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Wednesday, 20 November

9 Years to Come to Court - Fatal Crane Collapse Now Moves to Southwark Crown Court

A case against a crane hire company and its director over the deaths of an employee and member of the public when a tower crane collapsed at a construction site in Battersea over 8 years ago has been moved to Southwark Crown Court with a hearing scheduled for 9.30am 11th March 2015.

At a hearing this week, the judge expressed concern that it has taken nearly 9 years for charges to be brought for the deaths that occurred when a crane collapsed. This follows a first appearance at Westminster Magistrates Court at 2pm on Wednesday 25th February where Falcon Crane Hire Ltd and Douglas Genge were charged with Health &Safety at Work Act (HSWA) breaches after HSE identified alleged failings with maintenance and overloading of the crane in question.

Jonathon Cloke, 37, fell to his death from inside the cab of the crane when it overloaded and snapped at a Barratt Homes site in September 2006. A section of the crane then struck and killed Michael Alexa, 23, as he cleaned his car in a neighbouring street outside the development.

 
Previous Reporting

The GMB union has condemned delays in bringing to trial next week a director and company over the deaths of a crane driver and member of the public.

Jonathon Cloke, 37, fell to his death from inside the cab of the crane when it overloaded and snapped at a Barratt Homes site in Battersea, London in September 2006.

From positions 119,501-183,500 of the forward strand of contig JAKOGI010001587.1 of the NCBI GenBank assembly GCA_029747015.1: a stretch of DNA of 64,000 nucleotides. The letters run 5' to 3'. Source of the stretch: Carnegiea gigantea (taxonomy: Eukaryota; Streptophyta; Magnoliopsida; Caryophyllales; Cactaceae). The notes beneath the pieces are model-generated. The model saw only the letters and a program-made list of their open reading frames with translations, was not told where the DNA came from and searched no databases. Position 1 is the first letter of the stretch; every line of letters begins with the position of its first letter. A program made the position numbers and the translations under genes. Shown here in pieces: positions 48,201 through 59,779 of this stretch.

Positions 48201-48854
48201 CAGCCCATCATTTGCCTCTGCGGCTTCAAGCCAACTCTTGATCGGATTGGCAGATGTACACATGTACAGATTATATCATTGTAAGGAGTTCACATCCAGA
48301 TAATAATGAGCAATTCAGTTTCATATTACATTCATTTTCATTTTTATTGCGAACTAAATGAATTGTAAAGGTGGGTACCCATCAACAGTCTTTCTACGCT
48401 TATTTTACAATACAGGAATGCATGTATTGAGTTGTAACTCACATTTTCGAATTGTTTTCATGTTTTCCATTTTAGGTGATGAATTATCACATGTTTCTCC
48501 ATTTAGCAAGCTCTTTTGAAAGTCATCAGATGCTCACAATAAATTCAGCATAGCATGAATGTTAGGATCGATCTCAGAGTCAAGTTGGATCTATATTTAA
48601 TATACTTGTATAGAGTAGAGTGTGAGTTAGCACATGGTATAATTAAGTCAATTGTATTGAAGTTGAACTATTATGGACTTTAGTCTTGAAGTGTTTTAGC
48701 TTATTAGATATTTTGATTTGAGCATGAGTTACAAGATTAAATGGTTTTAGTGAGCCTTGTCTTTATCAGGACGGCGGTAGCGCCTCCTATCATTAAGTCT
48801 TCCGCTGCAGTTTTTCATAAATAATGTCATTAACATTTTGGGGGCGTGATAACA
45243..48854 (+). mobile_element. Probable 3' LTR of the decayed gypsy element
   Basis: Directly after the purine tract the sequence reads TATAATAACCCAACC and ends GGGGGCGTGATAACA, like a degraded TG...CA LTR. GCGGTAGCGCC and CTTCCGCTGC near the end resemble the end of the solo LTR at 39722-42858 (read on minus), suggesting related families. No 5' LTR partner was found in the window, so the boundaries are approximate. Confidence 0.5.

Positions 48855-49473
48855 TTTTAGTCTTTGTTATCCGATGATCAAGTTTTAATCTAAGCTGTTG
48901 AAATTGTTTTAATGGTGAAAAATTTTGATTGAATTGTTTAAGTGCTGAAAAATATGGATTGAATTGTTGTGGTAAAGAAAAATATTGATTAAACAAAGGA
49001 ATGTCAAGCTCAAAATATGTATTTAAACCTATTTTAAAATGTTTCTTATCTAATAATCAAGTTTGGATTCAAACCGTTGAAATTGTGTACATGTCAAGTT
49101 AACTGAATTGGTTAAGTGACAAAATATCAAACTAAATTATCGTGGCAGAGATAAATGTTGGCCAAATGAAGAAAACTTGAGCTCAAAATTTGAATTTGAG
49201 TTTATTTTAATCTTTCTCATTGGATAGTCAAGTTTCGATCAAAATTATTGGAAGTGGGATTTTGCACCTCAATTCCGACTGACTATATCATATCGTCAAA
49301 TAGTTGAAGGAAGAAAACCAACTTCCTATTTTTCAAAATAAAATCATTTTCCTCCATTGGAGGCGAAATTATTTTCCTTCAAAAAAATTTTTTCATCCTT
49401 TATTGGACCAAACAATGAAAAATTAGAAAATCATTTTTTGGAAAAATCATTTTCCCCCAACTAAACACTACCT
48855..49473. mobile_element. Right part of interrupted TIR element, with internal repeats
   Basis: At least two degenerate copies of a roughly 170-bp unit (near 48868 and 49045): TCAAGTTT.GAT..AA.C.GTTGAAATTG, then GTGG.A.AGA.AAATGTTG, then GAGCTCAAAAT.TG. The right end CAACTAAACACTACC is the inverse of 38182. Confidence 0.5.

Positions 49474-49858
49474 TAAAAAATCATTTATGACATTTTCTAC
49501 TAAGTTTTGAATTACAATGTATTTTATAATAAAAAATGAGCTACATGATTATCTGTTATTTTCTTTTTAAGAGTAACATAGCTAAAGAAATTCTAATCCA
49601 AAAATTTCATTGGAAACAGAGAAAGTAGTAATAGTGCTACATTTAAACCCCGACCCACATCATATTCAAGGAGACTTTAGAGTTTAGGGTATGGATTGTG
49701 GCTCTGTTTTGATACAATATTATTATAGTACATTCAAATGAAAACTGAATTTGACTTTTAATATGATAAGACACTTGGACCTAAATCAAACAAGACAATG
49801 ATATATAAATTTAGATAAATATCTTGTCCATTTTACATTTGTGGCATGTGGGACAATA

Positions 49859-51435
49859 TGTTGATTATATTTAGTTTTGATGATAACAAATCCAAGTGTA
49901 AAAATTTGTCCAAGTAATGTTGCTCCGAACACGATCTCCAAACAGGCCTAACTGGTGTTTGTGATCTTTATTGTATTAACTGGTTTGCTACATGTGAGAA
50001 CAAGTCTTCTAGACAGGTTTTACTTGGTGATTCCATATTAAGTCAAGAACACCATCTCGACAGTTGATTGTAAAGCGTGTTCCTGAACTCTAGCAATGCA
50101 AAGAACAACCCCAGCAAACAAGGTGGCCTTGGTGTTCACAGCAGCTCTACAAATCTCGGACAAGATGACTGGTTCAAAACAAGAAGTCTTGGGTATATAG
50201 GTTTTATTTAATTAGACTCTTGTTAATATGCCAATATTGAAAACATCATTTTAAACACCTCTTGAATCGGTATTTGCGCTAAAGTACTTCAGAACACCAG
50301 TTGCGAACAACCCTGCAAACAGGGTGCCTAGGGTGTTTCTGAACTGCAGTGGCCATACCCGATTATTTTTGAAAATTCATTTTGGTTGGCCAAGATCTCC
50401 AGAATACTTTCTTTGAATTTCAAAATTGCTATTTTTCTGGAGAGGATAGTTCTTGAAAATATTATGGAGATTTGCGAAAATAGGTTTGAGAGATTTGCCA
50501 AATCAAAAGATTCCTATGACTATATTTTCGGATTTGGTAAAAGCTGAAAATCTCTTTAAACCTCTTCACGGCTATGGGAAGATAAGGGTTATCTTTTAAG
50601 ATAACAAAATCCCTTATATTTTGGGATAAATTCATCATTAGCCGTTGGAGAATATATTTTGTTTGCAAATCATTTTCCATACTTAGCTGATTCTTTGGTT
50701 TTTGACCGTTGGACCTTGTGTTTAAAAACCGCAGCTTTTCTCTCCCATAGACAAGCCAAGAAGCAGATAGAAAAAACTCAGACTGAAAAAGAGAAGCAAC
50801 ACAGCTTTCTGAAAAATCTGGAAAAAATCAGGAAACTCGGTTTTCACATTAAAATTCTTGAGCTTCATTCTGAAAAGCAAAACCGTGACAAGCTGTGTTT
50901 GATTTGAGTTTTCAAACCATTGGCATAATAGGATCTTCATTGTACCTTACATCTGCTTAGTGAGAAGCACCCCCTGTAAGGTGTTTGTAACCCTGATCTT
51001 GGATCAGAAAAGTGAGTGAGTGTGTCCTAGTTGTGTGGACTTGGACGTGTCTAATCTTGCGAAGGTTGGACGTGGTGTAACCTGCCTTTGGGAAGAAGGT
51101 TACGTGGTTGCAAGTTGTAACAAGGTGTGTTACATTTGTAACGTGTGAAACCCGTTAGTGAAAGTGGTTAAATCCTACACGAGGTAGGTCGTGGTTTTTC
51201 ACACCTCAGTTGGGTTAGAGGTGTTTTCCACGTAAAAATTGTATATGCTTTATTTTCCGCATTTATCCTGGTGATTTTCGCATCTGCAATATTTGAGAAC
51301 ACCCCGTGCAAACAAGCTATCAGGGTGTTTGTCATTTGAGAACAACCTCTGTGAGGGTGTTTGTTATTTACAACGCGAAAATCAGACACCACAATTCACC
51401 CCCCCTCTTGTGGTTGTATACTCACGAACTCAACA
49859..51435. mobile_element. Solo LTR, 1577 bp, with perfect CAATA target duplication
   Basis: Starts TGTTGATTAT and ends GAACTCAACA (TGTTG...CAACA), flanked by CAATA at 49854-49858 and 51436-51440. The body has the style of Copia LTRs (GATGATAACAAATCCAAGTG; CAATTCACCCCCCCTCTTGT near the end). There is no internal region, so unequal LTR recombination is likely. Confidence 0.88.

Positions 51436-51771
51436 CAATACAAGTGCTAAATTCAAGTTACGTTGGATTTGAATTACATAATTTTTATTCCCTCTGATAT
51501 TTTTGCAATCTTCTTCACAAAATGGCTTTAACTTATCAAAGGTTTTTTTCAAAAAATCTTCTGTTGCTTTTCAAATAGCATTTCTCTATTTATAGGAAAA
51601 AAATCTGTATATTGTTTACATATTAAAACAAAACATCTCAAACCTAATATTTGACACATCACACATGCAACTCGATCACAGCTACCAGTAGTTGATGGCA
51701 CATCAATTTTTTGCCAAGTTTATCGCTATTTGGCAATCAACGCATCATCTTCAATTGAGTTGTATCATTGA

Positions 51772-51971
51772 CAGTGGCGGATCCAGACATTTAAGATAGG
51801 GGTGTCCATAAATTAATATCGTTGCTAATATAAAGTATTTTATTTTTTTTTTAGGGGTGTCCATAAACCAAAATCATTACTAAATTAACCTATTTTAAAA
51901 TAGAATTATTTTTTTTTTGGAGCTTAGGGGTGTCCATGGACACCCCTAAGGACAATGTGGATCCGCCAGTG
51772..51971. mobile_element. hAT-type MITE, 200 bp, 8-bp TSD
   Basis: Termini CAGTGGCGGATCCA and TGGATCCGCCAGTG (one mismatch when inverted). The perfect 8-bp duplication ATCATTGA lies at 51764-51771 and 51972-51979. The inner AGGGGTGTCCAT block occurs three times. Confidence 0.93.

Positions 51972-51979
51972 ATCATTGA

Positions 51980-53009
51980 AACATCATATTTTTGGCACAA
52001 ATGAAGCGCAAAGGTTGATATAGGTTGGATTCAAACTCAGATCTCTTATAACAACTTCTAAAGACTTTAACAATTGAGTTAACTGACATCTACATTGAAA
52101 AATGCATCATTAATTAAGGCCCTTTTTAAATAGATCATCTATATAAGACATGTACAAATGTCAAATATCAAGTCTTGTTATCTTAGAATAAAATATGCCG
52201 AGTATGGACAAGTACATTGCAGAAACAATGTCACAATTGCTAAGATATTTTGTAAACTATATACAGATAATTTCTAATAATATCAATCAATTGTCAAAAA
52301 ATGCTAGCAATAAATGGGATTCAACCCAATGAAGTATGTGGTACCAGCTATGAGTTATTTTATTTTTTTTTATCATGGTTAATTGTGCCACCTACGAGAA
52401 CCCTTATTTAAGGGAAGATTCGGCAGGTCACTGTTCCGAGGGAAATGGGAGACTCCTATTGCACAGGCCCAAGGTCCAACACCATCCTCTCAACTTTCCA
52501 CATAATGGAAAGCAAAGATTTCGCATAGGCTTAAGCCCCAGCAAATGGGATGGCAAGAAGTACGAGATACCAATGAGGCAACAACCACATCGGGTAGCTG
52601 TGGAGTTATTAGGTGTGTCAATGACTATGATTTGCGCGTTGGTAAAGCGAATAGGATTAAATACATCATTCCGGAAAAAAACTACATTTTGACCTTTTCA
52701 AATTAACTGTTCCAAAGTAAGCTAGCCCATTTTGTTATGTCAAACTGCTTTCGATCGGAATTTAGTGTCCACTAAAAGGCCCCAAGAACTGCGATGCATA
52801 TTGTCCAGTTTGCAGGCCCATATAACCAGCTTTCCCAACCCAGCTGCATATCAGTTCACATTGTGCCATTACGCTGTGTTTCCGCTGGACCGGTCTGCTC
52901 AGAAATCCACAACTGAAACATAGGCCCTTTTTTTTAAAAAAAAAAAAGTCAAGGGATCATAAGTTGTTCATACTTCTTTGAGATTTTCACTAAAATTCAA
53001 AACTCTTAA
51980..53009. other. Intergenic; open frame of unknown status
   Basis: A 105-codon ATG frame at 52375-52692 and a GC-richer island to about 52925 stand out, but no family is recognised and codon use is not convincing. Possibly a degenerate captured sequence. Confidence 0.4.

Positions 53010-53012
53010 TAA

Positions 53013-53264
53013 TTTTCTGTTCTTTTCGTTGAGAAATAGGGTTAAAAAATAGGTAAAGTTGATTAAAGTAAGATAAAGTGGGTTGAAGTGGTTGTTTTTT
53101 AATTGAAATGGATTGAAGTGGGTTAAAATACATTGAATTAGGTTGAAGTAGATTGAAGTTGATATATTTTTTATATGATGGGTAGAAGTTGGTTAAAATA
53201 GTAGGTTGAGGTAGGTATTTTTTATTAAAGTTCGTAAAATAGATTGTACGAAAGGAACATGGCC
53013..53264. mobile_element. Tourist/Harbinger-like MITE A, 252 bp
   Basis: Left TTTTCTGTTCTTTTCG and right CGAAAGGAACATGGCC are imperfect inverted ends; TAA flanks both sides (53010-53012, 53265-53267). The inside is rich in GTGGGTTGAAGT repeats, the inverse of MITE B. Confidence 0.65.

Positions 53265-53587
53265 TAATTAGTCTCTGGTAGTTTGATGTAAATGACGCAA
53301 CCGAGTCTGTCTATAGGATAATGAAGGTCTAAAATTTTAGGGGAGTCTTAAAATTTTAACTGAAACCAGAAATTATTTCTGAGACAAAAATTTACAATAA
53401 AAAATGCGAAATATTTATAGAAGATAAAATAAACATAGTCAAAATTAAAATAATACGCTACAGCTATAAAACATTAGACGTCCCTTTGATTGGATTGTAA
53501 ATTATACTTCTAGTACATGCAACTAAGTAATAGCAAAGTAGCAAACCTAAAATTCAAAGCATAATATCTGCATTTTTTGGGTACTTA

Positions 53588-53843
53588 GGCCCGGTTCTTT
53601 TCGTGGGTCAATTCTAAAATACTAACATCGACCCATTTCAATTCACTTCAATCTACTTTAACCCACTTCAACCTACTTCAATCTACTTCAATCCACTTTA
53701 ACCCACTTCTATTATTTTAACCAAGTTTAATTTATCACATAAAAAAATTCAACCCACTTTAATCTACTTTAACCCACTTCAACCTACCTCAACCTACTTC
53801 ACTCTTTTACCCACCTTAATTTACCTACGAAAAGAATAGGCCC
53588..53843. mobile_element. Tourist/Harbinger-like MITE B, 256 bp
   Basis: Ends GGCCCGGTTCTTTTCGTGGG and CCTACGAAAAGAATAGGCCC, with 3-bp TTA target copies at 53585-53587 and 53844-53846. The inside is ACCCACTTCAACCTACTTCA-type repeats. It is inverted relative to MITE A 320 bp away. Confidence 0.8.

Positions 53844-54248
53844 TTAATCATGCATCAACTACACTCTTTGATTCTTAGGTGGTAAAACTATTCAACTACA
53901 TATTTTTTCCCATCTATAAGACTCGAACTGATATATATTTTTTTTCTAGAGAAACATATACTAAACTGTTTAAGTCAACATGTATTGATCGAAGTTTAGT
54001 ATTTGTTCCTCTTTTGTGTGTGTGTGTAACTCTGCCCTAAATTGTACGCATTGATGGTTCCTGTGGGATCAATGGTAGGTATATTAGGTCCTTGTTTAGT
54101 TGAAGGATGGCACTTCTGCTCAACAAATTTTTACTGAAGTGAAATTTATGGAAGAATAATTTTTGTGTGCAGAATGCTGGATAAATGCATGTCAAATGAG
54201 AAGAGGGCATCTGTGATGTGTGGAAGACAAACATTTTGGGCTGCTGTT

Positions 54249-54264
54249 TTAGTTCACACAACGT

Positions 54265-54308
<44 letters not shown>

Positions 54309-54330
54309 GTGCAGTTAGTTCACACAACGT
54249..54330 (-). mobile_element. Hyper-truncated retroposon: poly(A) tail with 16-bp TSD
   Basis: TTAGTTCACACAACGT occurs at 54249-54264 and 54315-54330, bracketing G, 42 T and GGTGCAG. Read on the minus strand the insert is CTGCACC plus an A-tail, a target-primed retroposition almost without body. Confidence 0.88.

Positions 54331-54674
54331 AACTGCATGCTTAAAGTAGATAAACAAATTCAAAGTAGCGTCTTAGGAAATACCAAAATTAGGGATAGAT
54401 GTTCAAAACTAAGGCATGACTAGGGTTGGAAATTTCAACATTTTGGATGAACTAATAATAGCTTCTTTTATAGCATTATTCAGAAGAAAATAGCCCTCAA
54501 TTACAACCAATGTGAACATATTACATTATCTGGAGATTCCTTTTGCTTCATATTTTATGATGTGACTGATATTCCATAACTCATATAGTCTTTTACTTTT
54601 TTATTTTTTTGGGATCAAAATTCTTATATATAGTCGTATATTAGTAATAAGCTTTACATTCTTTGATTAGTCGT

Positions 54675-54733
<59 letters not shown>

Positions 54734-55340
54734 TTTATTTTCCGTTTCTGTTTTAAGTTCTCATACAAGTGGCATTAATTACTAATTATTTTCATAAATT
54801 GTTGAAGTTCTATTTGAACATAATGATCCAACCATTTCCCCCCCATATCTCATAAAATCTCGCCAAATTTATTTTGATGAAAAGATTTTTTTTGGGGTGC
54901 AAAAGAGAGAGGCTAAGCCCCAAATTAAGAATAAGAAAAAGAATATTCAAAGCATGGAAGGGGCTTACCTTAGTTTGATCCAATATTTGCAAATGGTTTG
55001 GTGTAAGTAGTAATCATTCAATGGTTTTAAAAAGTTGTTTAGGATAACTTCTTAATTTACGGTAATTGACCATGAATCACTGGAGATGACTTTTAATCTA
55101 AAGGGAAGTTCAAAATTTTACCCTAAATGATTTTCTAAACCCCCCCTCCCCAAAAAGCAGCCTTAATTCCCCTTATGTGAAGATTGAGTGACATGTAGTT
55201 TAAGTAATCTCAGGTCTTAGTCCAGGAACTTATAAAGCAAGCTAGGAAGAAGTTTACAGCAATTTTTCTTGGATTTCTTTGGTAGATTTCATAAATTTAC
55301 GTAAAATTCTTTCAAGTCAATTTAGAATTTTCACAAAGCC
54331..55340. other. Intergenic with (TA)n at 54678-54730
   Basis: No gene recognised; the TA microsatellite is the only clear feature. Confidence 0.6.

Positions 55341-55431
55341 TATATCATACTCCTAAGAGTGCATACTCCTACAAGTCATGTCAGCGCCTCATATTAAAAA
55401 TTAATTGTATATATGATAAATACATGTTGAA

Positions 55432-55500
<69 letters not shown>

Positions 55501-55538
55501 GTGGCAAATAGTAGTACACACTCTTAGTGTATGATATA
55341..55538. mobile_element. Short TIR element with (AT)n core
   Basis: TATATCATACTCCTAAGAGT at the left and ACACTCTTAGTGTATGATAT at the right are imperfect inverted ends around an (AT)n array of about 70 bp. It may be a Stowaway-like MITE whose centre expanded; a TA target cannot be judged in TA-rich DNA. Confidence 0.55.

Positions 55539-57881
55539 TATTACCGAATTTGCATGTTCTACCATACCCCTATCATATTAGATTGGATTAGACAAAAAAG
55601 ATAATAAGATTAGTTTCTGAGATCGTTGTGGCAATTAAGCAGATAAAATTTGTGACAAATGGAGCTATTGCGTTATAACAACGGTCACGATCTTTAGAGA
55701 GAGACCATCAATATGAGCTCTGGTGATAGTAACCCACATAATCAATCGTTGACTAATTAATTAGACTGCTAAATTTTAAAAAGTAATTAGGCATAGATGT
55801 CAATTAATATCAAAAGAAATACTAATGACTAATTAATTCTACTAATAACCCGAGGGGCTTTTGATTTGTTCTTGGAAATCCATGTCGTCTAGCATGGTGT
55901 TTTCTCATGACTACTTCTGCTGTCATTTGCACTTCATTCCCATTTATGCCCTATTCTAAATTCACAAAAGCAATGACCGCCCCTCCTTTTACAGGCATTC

A section of the crane then struck and killed Michael Alexa, 23, as he cleaned his car in a neighbouring street outside the development.

However, it took three and a half years for an inquest to hear the evidence and the coroner concluded that Falcon Crane Hire Ltd and its MD, Douglas Genge had failed in maintenance procedures. The GMB union has criticised the overall delay of that and going to Westminster Magistrates Court next Wednesday as unacceptable.

"It has taken nearly nine years for charges to be brought against the company and the director for these deaths due to a crane collapse,” stated John McClean, GMB National Health and Safety Officer. “Faulty crane maintenance caused these deaths.” 

The Notification of Conventional Tower Crane Regulations 2010, introduced after the Battersea deaths, led to regulations which set out the duty to notify the use of conventional tower cranes on construction sites to the Health and Safety Executive.

These have since been revoked as ‘red tape’, argued the GMB, believing that ‘employer pressure’ had led to the regulations being revoked and the associated Register closed down from April 2013.

When the HSE was approached by TWIFM to ask why there had been such a delay, a spokeswoman replied: “HSE took the lead in this investigation after the inquests concluded in 2012. Before that the police had primacy – which is standard in all cases of fatalities – with HSE working alongside.”

Picture: Complaints have been made in bringing to trial next week a director and company over the deaths of a crane driver and member of the public nine years ago.

Article written by Mike Gannon

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